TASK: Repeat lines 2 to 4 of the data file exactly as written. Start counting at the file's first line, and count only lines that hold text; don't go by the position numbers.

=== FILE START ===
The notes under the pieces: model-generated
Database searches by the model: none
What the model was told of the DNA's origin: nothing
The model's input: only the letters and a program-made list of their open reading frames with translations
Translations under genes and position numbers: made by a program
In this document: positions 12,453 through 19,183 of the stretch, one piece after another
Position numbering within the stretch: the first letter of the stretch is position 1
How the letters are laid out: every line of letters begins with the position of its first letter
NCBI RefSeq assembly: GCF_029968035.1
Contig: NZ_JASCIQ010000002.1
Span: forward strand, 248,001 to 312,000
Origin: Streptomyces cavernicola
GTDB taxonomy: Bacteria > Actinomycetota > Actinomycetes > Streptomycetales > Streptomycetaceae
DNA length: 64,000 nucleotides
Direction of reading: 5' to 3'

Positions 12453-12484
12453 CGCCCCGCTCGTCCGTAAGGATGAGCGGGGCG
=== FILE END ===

Database searches by the model: none
What the model was told of the DNA's origin: nothing
The model's input: only the letters and a program-made list of their open reading frames with translations